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FT-269856-20

Jon David Schaff
Northern State University (Aberdeen, SD 57401-7198)
A More Perfect Union: The Political Philosophies of Jefferson, Hamilton, and Lincoln

Writing a historical study comparing the political philosophies of Thomas Jefferson (president, 1743-1826), Alexander Hamilton (secretary of the treasury, 1757-1804), and Abraham Lincoln (president, 1809-1865).

Thomas Jefferson and Alexander Hamilton are rightly depicted as adversaries in the American founding era. Jefferson was the tribune of people and a believer in small government based in the yeoman farmer. Hamilton promoted government support for banking and industry and showed deep skepticism toward democracy. This project argues that Lincoln serves as a synthesis of Jeffersonian and Hamiltonian ideas. Lincoln's thought marries Jefferson's preference for self-sufficient labor and natural rights to Hamilton's belief in a national economic policy and skepticism of Jeffersonian populism. Looking at each statesman's views on economics, presidential power, war, the Constitution, natural rights, and populism we see that Lincoln was able to blend ideas of both founders to build better than either intended. As the nature of the founding-era conflicts still inhabit contemporary politics, we can prosper from appreciating Lincoln's fusion of the best of Jeffersonian and Hamiltonian ideas.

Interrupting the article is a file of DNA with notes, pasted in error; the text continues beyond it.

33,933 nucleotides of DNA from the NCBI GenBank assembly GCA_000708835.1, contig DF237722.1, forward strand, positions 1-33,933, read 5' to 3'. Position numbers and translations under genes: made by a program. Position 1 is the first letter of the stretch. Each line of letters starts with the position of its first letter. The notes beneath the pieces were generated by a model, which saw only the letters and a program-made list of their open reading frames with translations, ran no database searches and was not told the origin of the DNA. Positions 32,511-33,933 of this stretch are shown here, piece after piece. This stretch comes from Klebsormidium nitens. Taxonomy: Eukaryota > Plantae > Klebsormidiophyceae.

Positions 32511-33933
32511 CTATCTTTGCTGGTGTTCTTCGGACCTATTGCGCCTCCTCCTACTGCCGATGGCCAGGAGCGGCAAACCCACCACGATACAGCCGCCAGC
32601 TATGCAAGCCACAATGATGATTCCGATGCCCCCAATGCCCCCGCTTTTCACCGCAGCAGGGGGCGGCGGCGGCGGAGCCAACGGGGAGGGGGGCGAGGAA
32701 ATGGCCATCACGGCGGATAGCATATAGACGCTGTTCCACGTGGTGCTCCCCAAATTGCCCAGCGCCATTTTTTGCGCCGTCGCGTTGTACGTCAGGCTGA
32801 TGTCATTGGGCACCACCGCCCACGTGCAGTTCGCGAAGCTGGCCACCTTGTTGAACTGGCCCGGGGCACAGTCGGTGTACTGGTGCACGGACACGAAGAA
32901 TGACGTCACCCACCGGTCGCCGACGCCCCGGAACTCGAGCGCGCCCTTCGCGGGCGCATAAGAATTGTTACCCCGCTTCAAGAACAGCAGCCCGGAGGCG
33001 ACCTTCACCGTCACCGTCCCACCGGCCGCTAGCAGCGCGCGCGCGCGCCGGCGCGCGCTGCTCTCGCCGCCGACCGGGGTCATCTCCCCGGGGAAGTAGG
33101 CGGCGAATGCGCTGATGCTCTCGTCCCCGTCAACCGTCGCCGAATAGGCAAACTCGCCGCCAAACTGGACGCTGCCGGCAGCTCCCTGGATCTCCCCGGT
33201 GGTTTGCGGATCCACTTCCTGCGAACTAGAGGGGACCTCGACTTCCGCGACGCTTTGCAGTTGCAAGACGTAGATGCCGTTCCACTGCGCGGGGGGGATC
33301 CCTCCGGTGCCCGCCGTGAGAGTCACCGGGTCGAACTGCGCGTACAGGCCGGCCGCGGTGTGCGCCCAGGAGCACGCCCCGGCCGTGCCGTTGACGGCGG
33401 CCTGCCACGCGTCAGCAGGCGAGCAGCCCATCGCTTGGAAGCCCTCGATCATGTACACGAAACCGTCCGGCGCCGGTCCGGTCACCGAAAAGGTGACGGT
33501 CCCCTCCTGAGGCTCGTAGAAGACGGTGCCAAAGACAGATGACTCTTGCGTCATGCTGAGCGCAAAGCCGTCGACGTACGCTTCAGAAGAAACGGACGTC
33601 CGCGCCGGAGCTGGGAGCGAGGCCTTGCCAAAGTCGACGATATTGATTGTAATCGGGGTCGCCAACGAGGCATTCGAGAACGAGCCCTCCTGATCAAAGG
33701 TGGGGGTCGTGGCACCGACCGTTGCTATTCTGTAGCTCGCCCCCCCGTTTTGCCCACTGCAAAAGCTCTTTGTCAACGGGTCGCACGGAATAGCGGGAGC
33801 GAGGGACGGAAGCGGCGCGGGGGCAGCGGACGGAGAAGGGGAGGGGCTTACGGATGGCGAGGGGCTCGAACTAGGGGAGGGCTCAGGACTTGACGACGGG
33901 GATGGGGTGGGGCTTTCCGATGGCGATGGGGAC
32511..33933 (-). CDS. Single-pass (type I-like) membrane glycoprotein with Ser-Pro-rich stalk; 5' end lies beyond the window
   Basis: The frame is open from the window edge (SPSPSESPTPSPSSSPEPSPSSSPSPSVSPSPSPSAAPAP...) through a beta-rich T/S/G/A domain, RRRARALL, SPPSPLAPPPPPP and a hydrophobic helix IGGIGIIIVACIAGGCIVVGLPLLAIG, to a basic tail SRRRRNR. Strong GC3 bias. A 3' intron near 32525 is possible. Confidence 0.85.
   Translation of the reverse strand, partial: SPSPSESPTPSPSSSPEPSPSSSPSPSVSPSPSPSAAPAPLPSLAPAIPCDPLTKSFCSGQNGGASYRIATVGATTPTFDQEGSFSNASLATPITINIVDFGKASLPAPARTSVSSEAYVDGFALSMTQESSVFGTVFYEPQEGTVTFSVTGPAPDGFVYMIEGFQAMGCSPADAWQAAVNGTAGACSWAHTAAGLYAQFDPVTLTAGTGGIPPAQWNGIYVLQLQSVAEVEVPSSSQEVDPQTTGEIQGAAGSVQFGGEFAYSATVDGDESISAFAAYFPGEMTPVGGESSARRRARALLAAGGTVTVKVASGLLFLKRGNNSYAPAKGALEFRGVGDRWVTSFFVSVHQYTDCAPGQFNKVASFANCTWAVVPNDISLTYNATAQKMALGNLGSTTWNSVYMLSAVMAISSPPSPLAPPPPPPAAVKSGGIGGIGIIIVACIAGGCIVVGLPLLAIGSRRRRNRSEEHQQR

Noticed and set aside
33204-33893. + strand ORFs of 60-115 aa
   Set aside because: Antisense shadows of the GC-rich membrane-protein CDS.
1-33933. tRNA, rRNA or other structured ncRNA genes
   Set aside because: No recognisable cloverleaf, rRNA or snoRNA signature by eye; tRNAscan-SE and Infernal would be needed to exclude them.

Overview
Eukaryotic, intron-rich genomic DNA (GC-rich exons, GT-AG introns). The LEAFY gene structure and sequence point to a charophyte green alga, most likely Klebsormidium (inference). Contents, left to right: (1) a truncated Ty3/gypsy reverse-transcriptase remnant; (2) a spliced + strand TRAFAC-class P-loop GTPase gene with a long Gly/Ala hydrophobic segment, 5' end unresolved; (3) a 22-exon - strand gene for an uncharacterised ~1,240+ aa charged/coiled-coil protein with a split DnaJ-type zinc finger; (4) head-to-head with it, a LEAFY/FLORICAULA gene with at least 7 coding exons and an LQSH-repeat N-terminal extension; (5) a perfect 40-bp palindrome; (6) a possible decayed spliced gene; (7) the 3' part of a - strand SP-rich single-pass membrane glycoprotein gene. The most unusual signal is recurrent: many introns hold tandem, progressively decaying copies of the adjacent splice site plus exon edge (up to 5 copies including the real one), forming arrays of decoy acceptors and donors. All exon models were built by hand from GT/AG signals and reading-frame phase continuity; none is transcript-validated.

Project fields:
American Government; Political Theory; U.S. History

Program:
Summer Stipends

Division:
Research Programs

Totals:
$6,000 (approved)
$6,000 (awarded)

Grant period:
5/15/2020 – 7/15/2020